The Franc’s increase in value created two problems. Firstly, exports, which are very important for the Swiss economy, suddenly became a lot more expensive, especially for countries that used the Euro. Secondly, the price of imported goods went down, which put the Swiss economy at risk of deflation — a fall in the cost of living.
Long-term deflation discourages customers from spending. Instead, they keep waiting for prices to drop further. This creates a vicious cycle. Nobody buys, so nobody sells. Everyone makes less money, and the economy takes a hit.
That’s where the peg came in. With a floor under the exchange rate, European buyers would know the maximum Swiss goods would cost. This protected Swiss exports and also helped prevent deflation. Unfortunately, the Euro’s value continued to decline, so the Swiss had to keep printing Francs and buying Euro to maintain the exchange rate.
This worked for a while. Then, in 2014, the European Central Bank decided to print money too, which would’ve forced Switzerland to print even more money. Experts speculate that the Swiss government must’ve decided they couldn’t keep doing this. With the peg removed, the value of the Euro dropped 30% against Swiss Franc (see graphic), and the dollar also dropped 25% against the Franc — terrible news for exporters.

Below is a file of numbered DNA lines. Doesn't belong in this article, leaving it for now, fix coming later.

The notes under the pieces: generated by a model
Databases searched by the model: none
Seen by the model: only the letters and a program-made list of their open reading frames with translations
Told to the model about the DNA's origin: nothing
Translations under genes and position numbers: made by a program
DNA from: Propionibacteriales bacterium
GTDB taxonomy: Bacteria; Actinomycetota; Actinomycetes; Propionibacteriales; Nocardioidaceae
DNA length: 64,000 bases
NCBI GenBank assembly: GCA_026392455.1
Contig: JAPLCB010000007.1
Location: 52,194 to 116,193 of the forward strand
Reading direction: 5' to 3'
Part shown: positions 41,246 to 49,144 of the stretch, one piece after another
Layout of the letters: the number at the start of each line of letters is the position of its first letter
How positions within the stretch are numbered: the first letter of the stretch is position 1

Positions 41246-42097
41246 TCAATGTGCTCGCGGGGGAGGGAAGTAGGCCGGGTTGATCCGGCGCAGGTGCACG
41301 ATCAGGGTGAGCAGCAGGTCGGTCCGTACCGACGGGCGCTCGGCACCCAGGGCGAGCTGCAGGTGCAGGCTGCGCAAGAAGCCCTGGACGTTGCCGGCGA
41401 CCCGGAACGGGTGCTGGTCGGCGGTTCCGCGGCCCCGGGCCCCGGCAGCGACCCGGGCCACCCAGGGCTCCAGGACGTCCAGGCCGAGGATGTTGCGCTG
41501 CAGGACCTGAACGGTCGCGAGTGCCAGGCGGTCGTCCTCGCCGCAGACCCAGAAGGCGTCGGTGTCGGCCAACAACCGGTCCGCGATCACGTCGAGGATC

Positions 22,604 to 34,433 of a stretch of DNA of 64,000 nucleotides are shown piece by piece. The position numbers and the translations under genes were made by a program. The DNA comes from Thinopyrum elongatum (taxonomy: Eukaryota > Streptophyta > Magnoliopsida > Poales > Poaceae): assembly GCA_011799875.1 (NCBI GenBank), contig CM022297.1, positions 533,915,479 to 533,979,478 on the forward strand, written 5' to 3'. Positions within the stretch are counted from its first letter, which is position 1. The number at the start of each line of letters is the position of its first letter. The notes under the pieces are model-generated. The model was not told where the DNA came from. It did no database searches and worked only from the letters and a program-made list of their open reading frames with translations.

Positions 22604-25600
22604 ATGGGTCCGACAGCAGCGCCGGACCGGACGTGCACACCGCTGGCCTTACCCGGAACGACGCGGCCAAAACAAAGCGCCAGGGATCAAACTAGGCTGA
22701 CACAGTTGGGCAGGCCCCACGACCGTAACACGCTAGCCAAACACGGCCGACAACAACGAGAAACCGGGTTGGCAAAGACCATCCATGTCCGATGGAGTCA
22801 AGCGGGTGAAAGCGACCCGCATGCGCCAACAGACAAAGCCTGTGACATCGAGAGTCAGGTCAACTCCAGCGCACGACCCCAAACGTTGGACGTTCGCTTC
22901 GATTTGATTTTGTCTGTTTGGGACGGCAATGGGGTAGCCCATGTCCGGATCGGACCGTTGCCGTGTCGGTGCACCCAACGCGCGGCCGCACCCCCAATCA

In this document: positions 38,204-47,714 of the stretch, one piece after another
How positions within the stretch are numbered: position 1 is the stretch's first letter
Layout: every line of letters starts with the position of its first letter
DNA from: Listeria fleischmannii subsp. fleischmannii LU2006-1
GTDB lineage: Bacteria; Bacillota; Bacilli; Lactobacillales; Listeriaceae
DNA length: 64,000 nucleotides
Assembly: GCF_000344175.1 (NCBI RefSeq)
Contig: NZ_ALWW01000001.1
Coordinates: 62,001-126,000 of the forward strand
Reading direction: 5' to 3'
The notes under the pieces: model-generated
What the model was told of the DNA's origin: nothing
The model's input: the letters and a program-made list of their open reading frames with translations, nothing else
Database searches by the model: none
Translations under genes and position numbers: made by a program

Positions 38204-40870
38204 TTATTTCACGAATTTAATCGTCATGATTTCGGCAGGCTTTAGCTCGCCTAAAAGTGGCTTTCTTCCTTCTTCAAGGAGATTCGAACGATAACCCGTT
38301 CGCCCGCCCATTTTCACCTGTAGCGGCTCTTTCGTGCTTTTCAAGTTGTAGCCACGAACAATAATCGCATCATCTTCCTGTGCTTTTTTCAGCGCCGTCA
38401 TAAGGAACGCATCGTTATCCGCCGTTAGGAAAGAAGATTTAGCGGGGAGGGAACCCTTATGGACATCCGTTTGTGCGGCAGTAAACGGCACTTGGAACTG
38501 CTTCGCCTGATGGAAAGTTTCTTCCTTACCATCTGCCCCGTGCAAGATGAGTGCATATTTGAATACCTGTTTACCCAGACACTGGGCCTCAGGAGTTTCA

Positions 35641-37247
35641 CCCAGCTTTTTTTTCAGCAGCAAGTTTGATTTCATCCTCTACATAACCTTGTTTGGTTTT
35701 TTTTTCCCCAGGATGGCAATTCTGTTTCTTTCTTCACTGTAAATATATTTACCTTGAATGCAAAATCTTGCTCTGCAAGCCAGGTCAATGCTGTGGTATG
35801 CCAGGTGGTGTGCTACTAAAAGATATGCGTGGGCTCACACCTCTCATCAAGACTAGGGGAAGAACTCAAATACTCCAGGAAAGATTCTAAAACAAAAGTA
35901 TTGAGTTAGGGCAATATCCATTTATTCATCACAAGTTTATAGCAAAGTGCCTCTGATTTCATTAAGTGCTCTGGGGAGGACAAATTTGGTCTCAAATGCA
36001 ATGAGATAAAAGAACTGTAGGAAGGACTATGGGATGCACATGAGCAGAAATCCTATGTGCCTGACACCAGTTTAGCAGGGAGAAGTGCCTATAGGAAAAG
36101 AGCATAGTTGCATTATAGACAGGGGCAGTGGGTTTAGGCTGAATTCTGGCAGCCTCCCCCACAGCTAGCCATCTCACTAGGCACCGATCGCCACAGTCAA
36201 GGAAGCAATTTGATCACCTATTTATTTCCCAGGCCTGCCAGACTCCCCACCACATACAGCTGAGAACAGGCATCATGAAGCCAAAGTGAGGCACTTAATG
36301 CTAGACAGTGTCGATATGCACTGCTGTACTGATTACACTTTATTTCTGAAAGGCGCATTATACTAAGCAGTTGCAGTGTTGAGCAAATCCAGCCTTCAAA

The Swiss National Bank would eventually have to intervene again and buy up foreign currency to stabilise the exchange rate.
4. The 1997 Asian currency crisis
In the early 90s, the US economy wasn’t doing well and the Dollar was weak. So many east Asian countries — these included Thailand, Malaysia, Indonesia, Singapore, and the Philippines — pegged their currencies to the Dollar to keep their exchange rates low and give their exporters a competitive advantage.
The pegs also made borrowing from foreign companies cheaper and easier. So both the private and public sectors in these countries embarked on huge, sometimes ill-advised projects on credit. Unfortunately for them, by the mid-90s the US economy started improving and the value of the Dollar increased. Because they were pegged to the Dollar, the value of these countries’ currencies also went up.
Exporters were hit hard and investment dried up. Worse, speculators started betting against these currencies on forex markets, which forced governments to intervene to maintain their pegs.